On Friday, July 9, 2021, President Joe Biden issued an Executive Order "promoting competition in the American economy." Although the fact sheet accompanying the Executive Order states that the order will "make it easier to change jobs and help raise wages by banning or limiting non-compete agreements," the Executive Order itself addresses non-compete agreements in only the below two clauses:
- In explaining the policy goals, the Executive Order states, "Powerful companies require workers to sign non-compete agreements that restrict their ability to change jobs."
- In the section on agency responsibilities, the Executive Order states, "To address agreements that may unduly limit workers' ability to change jobs, the Chair of the FTC is encouraged to consider working with the rest of the Commission to exercise the FTC's statutory rulemaking authority under the Federal Trade Commission Act to curtail the unfair use of non-compete clauses and other clauses or agreements that may unfairly limit worker mobility."
Notably, the Executive Order is limited to "the unfair use of non-compete clauses" as well as "other clauses or agreements that may unfairly limit worker mobility."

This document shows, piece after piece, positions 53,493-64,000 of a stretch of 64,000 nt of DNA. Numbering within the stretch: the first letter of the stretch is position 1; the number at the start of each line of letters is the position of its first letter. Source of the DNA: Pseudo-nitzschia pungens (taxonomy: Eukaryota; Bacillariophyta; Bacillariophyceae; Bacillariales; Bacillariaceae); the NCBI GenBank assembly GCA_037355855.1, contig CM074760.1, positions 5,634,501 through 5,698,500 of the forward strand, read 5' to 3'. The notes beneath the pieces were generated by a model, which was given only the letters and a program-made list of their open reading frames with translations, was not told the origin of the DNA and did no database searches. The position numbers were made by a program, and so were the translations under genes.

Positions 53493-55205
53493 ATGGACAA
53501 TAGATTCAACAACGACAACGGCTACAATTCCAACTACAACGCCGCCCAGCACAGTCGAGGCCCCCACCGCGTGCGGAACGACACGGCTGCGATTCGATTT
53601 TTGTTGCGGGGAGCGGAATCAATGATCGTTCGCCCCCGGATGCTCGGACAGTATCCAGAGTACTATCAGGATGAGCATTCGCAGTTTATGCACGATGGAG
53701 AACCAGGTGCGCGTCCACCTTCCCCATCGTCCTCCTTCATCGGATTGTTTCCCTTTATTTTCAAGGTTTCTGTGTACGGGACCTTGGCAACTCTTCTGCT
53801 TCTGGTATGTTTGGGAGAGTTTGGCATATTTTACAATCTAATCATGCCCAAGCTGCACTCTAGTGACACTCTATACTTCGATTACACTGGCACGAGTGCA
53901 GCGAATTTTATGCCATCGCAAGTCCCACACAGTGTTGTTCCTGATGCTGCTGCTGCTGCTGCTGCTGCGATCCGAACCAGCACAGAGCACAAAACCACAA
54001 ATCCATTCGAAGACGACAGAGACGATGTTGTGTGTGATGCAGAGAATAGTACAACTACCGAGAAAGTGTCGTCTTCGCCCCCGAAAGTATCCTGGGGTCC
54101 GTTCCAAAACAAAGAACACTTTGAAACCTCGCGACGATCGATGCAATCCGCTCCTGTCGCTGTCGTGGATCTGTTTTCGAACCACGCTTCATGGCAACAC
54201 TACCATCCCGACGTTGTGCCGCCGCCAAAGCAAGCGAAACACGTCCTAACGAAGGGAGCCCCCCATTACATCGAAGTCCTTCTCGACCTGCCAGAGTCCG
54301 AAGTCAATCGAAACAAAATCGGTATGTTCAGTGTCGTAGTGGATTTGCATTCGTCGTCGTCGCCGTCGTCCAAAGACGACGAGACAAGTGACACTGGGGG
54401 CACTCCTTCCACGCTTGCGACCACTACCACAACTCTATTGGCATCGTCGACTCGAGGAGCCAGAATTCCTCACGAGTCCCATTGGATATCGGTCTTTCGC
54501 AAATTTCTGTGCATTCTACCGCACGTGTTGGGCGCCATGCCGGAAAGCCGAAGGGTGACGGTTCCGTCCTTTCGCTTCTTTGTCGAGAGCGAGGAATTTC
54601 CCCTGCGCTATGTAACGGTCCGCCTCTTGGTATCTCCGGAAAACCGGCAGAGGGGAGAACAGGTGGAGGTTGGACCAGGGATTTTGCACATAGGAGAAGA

The details of this Executive Order will be worked out through agency rulemaking, a process that can take years, and would almost certainly be the subject of legal challenges. The rulemaking process includes notifying the public of the proposed rules, allowing the public a comment period, drafting final rules, and choosing an effective date. Nonetheless, there are steps employers can take now to protect their legitimate business interests should a federal limitation or ban issue in the future.
Steps Employers Can Take Now
- Ensure that you are adequately protecting your trade secrets through practical, technical, and contractual measures.
- Review your current non-compete agreements to determine their fairness factor.
Although the Executive Order does not provide additional guidance on when a non-compete agreement is "unfair," any hypothetical limit on non-compete agreements will likely depend on:
- the duration and geographical scope of the restriction,
- the wage/salary of the affected employee,
- the executive level of the affected employee,
- the employee’s access to confidential information and trade secrets, and
- public interest considerations.
Note that an increasing number of states are restricting the use of non-compete agreements, so make sure that your agreements comply with the laws of the applicable states.
- Ensure your employee contracts include a severability clause.
- Apply the same steps to any other agreements limiting past and present employee activities, such as employee non-solicitation agreements. As noted above, the Executive Order is not limited to non-compete clauses, but calls out "agreements that may unfairly limit worker mobility."
We Can Help
If you have questions about how to protect your company’s legitimate business interests in the midst of this changing regulatory landscape, please contact Maslon's employment and non-compete attorneys.